Replay after replay makes it clear that Seabrook’s hit targeted Backes’ head and was delivered from behind, driving him into the boards. However, when reviewed by the DPS instead of an illegal check to the head and boarding penalty, Seabrook was determined to be guilty of only charging and interference without any mention of the obvious point of contact being Backes’ head. How could such obvious penalties be downplayed given the results of the hit?
Since we all have on our Objectivity Glasses, let’s be honest. These calls were chosen so Seabrook could return to the playoffs. He’s a staple player on the Blackhawks. His being suspended had the potential to affect the Hawk’s performance in the playoffs.
Should this really be a consideration when assigning a punishment for an unsportsmanlike and dangerous attack on another player? What makes Seabrook’s star power more valuable than the consequences to Backes’ health? How can the DPS so subjectively, (read ridiculously) assign penalties? With this statement, “**If deemed appropriate, supplementary discipline can be applied by the Commissioner at his discretion (refer to Rule 28).**” (See the complete rule set regarding penalties.)
One-Off? Think Again.
Let’s not fool ourselves here. This is not an isolated case of a ‘bad call’ by the DPS. It’s a blatant misuse of the rules. Still believe Seabrook received the right punishment for the hit? Have a look at some of the other penalties called this year. See how they compare in the severity of the infraction, then the assignment of penalties and resulting sentence by the DPS.
Brent Seabrook (CHI) / David Backes (STL) – Charging and interference, 3 games
Zac Rinaldo (PHI) / Chad Ruhwedel (BUF) – Illegal check to the head – 4 games
Zac Rinaldo (PHI) / Mikhail Grabovski (WSH) – No review or suspension
Ryan White (CDN) / Kent Huskins (PHI) – Illegal check to the head – 5 games
Douglas Murray (CDN) / Mike Kostka (TBL) – Illegal check to the head – 3 games
Mike Rupp (MIN) / T.J. Oshie (STL) – Illegal check to the head – 4 games
Ryan Garbutt (DAL) / Dustin Penner (ANH) – Charging – 5 games
Deryk Engelland (PIT) / Justin Abdelkader (DET) – Illegal check to the head – 5 games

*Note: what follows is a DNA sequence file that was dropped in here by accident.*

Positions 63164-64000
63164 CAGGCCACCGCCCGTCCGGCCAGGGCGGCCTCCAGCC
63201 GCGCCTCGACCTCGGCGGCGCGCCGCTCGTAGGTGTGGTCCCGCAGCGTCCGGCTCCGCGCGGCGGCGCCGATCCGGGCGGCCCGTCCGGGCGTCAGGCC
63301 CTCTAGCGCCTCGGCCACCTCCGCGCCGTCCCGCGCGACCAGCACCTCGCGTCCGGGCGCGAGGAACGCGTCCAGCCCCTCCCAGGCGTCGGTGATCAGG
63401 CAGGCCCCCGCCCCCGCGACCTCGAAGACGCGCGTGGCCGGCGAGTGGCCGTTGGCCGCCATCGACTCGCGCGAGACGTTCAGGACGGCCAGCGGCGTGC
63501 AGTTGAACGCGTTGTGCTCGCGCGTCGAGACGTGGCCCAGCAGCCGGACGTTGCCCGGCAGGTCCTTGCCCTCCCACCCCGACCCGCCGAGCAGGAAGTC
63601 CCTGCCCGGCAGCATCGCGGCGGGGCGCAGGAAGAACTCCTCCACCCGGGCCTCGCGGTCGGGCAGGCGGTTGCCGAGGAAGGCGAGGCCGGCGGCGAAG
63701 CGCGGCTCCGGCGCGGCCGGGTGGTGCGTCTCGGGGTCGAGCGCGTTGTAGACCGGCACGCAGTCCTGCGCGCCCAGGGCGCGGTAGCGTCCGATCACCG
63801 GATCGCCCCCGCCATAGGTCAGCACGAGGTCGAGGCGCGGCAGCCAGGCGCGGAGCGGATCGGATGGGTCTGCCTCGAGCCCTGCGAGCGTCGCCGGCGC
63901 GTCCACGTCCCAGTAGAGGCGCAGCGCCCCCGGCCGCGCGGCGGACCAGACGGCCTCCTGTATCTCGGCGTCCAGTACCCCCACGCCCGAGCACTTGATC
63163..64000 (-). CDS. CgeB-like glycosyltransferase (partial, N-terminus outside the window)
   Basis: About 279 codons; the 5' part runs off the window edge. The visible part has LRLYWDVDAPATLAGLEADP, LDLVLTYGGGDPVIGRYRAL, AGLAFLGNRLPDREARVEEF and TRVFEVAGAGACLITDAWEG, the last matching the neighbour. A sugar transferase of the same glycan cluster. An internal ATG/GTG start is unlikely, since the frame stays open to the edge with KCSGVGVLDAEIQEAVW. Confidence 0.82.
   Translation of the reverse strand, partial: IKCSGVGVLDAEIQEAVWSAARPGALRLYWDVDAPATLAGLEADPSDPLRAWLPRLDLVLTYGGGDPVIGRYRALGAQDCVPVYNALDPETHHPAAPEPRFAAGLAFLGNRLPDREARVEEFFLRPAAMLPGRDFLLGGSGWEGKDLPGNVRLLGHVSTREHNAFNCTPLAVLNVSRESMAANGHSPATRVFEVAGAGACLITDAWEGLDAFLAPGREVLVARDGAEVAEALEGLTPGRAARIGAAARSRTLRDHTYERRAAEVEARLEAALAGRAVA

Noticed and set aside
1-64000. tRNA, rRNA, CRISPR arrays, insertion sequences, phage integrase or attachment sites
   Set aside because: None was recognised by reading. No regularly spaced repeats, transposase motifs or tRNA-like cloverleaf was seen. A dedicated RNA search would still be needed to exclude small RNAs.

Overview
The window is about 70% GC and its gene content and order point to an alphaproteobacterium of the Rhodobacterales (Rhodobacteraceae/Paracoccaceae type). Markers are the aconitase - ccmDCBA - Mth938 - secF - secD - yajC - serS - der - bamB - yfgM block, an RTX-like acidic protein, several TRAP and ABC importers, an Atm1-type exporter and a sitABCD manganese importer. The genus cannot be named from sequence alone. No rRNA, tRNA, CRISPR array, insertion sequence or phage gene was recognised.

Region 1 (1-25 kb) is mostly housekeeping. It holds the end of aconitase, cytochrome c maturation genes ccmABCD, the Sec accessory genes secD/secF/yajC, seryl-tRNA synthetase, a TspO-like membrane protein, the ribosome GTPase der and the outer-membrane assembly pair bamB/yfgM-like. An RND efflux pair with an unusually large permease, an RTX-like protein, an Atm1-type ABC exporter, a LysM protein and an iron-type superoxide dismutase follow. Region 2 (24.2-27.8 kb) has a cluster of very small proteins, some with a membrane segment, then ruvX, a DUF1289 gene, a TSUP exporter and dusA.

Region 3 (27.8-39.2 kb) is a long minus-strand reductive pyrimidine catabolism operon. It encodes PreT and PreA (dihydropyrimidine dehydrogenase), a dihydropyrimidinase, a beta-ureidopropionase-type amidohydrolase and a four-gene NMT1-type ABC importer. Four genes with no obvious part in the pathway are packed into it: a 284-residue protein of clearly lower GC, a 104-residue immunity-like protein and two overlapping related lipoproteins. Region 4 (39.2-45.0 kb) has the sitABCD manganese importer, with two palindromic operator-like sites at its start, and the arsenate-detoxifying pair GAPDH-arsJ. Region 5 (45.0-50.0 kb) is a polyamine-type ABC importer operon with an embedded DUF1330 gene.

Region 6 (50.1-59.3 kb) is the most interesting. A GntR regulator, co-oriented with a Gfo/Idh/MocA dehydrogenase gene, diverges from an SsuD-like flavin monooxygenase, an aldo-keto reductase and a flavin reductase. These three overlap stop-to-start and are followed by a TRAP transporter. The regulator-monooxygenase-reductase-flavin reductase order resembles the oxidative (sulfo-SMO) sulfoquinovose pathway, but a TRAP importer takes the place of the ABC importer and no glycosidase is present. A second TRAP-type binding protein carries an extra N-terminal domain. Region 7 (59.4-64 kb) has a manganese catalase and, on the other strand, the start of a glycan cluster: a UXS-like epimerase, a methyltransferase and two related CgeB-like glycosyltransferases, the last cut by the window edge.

John Scott (BUF) / Loui Eriksson (BOS) – Illegal check to the head – 7 games
Shawn Thorton (BOS) / Brooks Orpik (PIT) – 15 games no clear account of charges
Patrick Kaleta (BUF) / Jack Johnson (CBJ) – Illegal check to the head – 10 games
Raffi Torres (ARZ) / Marian Hossa (CHI) – Charging, interference, illegal check to the head – 25 games
Nate Thompson (TBL) / Matt D’Agostini (NJD) – Illegal check to the head – 2 games
Corey Perry (ANH) / Jason Zucker (MIN) – Illegal check to the head – 4 games
It’s often hard for fans to put aside their loyalty to their team and players. Objectivity and impartiality has never been a trait fans apply to their view of a game. That’s not a criticism. It’s just human nature to want things for your team to be fair, for the iffy calls to go their way, and to want them to win. It’s called being a fan.
However, impartiality should be expected of the ruling body of the sport. The Department of Player Safety should not make calls based on who the player is or what the rest of their schedule looks like. Their job is to ensure the safety of ALL of the players in the league. To do that effectively, they need to put aside status, money, and yes, even the opinion of the fans.
Their loyalty needs to lie with the players. None of the rest matters to a player who is unable to play or whose career has ended because of a careless, thoughtless, and stupid act of one of his own.
This fan is hopeful that over the summer the league will take a real look at player safety in regard to these types of situations. Maybe with the departure of Brendan Shanahan from the DPS the office can make real changes that will keep the players safe while keeping the game as exciting as it’s always been.
Simple definitions of common penalties
Boarding – violent or unnecessary hit into boards of defenseless player, with consideration for the offensive player’s simultaneous or last second repositioning
Charging – violent or unnecessary hit of an opponent after skating from some distance, with consideration for the offensive player’s simultaneous or last second repositioning
Check from behind – a hit to the back of an offensive players; ‘hit to the numbers’
Illegal check to the head – check where the head of the offensive player is the targeted and principal point of contact; may have consideration given for a last second repositioning by the offensive player